*The estimated volumes of violent and property crimes declined 6.0 percent and 2.7 percent, respectively, when compared with the 2009 estimates.
*Compared to 2009 estimates, each of the four violent crime offenses declined, with the largest decrease in Robbery (a drop of 10.0 percent). Forcible rape fell by 5.0 percent; murder and nonnegligent manslaughter by 4.2 percent; and aggravated assault by 4.1 percent.
* Nationwide there were an estimated 9,082,887 property crimes last year.
* Each category of property crime decreased in 2010 compared to 2009: Motor vehicle thefts fell by 7.4 percent, burglaries by 2.0 percent, and larceny-thefts by 2.4 percent.
* Arson offenses decreased 7.6 percent in 2010, although differences in reporting among agencies means arson offenses are excluded from total property crime figures.
* Collectively, property crimes (excluding arson) cost victims an estimated $15.7 billion in 2010.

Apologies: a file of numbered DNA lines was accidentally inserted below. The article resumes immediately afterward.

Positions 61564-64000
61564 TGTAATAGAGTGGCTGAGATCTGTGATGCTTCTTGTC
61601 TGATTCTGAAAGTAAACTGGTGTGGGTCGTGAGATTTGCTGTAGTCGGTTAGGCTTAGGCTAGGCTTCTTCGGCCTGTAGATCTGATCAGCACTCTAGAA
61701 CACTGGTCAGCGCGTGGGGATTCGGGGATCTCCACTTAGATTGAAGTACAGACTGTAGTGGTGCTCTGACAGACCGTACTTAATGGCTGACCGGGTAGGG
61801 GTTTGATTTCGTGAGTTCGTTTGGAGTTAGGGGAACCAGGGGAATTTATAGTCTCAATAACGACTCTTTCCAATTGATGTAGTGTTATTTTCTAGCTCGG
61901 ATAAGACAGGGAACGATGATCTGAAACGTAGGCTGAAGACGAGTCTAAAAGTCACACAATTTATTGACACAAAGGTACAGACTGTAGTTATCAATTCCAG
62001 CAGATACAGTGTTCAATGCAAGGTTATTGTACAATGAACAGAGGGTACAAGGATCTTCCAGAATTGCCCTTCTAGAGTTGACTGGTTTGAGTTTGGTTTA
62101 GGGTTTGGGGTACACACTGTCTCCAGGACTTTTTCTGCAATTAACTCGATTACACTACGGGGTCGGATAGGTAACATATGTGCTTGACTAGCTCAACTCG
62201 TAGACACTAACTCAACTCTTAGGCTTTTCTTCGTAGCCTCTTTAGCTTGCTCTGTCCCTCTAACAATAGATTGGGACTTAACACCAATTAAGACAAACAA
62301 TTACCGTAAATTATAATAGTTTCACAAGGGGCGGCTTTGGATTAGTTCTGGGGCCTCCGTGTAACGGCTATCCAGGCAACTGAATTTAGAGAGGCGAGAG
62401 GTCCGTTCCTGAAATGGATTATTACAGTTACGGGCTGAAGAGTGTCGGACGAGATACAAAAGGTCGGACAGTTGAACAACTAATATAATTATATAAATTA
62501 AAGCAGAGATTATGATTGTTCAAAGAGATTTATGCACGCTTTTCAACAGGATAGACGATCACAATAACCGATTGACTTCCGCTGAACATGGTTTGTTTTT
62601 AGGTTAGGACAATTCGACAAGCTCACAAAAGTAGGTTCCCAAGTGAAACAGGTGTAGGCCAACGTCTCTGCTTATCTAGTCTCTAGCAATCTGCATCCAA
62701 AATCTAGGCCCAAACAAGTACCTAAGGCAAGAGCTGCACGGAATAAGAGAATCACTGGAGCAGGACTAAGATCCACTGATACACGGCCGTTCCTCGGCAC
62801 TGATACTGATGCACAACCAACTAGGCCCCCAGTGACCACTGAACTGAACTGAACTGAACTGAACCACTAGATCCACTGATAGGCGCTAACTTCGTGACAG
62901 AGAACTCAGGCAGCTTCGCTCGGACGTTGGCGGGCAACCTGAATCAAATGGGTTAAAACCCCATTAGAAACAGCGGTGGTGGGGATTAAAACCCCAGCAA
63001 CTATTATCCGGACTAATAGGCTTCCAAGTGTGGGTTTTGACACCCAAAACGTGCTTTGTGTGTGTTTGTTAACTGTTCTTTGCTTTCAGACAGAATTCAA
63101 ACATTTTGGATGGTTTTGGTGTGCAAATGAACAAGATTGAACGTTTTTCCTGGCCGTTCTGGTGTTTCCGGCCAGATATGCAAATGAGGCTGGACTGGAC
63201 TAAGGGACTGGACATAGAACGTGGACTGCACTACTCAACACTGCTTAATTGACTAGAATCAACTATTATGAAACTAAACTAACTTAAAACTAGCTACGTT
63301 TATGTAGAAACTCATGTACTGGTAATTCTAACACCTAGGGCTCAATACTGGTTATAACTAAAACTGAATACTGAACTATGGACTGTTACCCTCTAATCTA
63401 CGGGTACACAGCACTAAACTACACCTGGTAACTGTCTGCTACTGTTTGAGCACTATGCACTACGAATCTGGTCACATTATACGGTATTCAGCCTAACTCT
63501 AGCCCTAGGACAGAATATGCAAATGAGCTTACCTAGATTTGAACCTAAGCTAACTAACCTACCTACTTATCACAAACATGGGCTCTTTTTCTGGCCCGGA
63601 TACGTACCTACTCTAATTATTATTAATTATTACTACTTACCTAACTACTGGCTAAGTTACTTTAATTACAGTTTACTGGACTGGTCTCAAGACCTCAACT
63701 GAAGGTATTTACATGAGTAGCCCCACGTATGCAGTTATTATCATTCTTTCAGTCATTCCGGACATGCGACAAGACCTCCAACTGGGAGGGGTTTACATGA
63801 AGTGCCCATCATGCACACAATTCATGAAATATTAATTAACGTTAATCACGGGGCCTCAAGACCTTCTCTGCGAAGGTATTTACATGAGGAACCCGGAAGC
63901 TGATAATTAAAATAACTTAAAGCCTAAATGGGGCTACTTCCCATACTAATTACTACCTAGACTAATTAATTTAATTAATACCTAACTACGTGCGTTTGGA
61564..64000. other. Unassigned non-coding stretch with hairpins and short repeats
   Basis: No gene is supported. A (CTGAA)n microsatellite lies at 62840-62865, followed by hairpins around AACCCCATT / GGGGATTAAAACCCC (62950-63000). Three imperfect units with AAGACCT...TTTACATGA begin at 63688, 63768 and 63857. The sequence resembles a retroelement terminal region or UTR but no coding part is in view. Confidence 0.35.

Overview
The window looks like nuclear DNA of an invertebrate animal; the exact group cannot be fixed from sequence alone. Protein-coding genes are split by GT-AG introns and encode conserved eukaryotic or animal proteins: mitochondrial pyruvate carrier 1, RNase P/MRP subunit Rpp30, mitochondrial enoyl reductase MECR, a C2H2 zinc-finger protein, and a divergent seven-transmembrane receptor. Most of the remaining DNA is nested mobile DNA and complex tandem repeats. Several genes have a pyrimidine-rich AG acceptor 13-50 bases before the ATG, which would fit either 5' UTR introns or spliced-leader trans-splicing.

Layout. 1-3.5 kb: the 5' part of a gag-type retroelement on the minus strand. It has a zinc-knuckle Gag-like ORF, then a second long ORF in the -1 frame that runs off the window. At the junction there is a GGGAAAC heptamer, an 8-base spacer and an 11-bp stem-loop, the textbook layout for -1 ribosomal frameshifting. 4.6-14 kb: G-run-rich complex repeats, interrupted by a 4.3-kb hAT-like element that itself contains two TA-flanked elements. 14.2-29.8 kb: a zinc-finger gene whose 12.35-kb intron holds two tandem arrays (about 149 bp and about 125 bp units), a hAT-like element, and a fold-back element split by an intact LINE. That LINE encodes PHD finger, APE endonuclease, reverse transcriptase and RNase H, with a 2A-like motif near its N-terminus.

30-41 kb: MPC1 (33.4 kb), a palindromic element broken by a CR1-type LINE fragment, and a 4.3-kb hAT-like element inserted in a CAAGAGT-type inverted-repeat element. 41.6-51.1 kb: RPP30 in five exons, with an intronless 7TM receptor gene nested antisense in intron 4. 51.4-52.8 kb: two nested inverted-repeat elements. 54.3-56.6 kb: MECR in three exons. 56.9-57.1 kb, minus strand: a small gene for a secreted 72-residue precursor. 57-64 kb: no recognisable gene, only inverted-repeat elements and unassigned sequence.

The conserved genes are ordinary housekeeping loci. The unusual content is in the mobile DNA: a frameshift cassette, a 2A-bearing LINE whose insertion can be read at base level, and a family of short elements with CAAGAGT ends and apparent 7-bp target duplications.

The GDP of the U.S. in 2010 was about $14.7 trillion. So, property crimes, excluding incomes, cost victims roughly 0.1% of GDP. We spend more than $68 billion a year (about 0.4% of GDP) on incarcerating criminals.
The cumulative effect has been huge.
During the 10-year period from 2001 to 2010, the overall violent victimization rate decreased by 40 percent and the property victimization rate fell by 28 percent.
These declines in violent and property victimizations continued a larger trend of decreasing criminal victimization in the United States. In 2010, violent and property victimization rates fell to their lowest levels since the early 1990s. From 1993 to 2010, the violent crime victimization rate decreased 70 percent, dropping steadily from about 50 victimizations per 1,000 persons age 12 or older in 1993 to about 15 per 1,000 in 2010. The property crime victimization rate fell 62 percent, from about 319 victimizations per 1,000 households in 1993 to 120 per 1,000 in 2010.
The Sunday Denver Post also compared crime in the city and suburbs from 1990 and recently. Crime rates have fallen in both the city and suburbs for both violent and property crimes, but the decline has been steeper in the city than the suburbs. In 1990, the city was much more crime ridden than the suburbs, now it has only slightly more crime and the crime rates in the city now and much lower than suburban crime rates were in 1990.